Research

ChOPIN

Any patients recruited to BOSS should also be considered for ChOPIN.

The ChOPIN/IPOD study aims to assess both epigenetic and genetic changes which lead to pre-malignancy and ultimately to cancer. The study has two interrelated parts: 1) Chopin biomarkers, array and assessment of clonal changes early in cancer; 2) Chopin/IPOD genome wide study (inherited predisposition of oesophageal diseases) – IPOD. The biomarker study will be conducted in patients who have undergone cancer resection operations and are being followed up by the clinical teams who will have clinical and pathological records. The IPOD study will aim to collect blood samples from patients with Barrett’s oesophagus for DNA analysis. This study is suitable for all patients recruited to BOSS.

The aims are to identify genes that predispose to Barrett’s and, through this work, to identify oesophageal cancer predisposition genes.

Contact:
This e-mail address is being protected from spambots. You need JavaScript enabled to view it (Manoj Nanji, Trial manager)
This e-mail address is being protected from spambots. You need JavaScript enabled to view it (Prof Janusz Jankowski, Chief Investigator)

Update: March 2011

The trial is recruiting well with 52 sites active to date and others in the process of site approval.  A total of 70 sites are required so these is still opportunity for pthers to show interest.  Recruitment is ahead of schedule and the target of 3000 is looking very achievable.

The PBC Genetics Study

This is a UK-wide multicentre effort to establish a UK PBC Bioresource consisting of minimum 5000 unique PBC DNA samples, detailed phenotype information about each participant, and the facility to recall selected participants to provide blood and other samples for immunophenotyping and related studies. Samples from the UK PBC Bioresource were recently utilised in a highly successful genome-wide association study (GWAS) of PBC, which has identified several previously unreported risk loci for PBC. Ongoing recruitment is required to suitably power future studies to identify genetic loci which influence disease progression or confer risk of important sub-phenotypes, including pruritus and fatigue.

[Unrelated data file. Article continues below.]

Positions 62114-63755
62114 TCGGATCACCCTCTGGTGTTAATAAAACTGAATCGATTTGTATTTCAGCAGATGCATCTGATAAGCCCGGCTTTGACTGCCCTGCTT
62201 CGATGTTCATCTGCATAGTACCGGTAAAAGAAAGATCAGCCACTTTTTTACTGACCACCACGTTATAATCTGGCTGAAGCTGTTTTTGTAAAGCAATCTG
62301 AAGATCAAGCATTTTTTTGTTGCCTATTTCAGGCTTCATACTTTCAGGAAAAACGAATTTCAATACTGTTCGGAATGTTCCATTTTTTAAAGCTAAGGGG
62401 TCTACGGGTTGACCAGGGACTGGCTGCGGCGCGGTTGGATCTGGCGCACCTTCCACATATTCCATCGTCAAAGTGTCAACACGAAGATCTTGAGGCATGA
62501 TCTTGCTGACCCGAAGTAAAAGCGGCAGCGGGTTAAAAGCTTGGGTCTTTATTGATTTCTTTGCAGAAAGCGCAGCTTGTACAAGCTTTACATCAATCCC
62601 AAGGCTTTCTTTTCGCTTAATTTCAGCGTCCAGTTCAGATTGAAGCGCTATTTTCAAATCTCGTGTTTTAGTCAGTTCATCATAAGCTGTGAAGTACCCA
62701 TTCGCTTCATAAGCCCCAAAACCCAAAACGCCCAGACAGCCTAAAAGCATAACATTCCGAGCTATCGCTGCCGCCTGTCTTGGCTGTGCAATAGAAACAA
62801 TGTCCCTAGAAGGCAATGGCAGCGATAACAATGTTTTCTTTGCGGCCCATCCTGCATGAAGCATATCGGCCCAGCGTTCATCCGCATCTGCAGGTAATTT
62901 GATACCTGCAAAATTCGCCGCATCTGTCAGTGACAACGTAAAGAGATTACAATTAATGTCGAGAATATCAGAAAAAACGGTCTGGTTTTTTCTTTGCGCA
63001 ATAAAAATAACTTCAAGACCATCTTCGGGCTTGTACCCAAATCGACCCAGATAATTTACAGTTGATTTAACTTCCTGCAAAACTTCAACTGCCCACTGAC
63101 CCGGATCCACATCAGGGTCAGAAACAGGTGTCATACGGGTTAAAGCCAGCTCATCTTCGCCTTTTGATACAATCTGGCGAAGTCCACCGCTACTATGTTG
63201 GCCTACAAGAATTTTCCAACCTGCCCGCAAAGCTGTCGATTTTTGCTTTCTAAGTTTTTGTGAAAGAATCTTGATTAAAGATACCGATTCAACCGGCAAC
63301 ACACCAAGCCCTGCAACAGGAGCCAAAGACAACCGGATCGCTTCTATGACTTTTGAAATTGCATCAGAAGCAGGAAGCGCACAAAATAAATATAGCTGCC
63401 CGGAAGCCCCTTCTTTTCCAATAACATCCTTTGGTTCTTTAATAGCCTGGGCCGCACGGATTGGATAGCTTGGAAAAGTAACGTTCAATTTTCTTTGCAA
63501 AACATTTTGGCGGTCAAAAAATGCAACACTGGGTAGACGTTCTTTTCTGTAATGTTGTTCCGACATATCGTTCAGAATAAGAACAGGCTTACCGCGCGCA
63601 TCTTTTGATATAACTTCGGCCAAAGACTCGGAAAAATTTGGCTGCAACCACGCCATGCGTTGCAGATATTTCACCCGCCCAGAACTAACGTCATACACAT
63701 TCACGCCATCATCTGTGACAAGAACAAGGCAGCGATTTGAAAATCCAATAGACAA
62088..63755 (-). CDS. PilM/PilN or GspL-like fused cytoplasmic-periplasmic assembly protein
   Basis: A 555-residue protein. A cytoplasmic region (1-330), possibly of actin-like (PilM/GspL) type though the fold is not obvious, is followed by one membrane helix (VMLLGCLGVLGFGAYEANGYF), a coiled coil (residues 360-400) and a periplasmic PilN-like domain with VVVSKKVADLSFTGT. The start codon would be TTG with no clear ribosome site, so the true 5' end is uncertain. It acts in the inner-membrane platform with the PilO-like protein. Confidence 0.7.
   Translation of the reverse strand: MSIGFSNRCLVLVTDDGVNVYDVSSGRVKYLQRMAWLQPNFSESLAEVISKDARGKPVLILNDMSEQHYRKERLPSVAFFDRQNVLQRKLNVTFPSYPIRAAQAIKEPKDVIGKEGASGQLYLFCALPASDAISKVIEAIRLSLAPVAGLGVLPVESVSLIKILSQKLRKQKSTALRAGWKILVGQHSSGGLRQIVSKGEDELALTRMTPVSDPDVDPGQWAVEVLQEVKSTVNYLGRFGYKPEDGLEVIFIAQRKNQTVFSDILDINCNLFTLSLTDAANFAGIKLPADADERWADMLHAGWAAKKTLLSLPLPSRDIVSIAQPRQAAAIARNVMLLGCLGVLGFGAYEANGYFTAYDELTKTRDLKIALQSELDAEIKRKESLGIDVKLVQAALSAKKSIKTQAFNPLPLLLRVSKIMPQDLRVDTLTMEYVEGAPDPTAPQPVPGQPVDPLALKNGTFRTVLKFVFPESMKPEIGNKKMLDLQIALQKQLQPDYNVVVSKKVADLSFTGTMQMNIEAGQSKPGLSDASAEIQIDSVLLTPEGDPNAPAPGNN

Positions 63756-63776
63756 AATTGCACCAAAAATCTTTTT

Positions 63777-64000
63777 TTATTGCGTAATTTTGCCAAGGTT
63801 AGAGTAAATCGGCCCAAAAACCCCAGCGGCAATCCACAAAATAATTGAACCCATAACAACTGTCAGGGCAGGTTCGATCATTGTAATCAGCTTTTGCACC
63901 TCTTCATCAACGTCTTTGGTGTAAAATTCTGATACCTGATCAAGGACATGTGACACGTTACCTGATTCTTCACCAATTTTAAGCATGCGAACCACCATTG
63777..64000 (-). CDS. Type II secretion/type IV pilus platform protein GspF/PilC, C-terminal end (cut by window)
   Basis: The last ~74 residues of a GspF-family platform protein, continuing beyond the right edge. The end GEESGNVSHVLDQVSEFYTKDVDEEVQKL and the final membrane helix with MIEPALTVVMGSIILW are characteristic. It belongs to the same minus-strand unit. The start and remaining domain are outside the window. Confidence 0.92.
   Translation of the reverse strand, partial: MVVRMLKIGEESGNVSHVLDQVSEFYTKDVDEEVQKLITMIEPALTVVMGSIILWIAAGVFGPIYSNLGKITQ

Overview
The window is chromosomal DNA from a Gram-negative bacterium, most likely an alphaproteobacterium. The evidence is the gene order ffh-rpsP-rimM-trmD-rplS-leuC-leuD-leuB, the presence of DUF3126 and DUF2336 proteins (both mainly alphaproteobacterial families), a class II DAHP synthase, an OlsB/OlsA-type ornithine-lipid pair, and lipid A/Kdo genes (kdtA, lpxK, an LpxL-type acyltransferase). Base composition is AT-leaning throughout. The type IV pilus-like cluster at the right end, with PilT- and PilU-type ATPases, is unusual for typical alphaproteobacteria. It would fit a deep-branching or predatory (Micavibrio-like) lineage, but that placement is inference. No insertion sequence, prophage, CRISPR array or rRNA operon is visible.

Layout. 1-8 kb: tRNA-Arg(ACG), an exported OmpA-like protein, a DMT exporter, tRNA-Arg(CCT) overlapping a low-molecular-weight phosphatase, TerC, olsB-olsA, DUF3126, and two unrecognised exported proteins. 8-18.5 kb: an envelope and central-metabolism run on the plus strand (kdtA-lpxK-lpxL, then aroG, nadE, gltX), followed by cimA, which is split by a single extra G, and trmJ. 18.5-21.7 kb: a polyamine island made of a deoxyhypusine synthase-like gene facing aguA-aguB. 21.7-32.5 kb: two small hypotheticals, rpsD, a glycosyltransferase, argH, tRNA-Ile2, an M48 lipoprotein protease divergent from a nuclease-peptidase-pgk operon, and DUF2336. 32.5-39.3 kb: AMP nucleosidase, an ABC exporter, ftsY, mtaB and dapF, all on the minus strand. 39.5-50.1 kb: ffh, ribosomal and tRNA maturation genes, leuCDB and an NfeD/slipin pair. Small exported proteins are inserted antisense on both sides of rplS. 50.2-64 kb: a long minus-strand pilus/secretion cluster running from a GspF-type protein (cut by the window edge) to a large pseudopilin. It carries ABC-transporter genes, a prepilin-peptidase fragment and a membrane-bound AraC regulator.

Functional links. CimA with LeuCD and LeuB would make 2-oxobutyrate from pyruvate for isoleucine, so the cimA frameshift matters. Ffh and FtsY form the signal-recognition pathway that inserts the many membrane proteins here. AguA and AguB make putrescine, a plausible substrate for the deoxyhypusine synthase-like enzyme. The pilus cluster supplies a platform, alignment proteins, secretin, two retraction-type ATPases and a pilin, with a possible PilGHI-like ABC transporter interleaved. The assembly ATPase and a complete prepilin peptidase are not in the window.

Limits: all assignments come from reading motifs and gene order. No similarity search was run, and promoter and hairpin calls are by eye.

Update:October 2010

Almost all NHS Trusts in the UK are involved in this study and approximately 3500 PBC cases have been enrolled in the study. It is feasible to recruit a total of 5000 cases within 12 months, if clinicians remain enthusiastic. Please continue to support this project.

For further information, please contact George Mells (telephone, 01223 769088; e-mail, This e-mail address is being protected from spambots. You need JavaScript enabled to view it )

UK-PSC

A UK Collaberative Study to Determine the Genetic Basis of Primary Sclerosing Cholangitis (UK-PSC).

This is an observational case-control genome wide association study. The primary aim of the study is to determine the genetic factors predisposing and contributing to the development of PSC. The secondary objective is to determine the molecular mechanisms by which genetic variants associated with PSC cause disease. Also from the patient and clinician questionnaire epidemiological information will be collected, which would provide us with phenotypic characteristics of the largest cohort of PSC patients in the British population.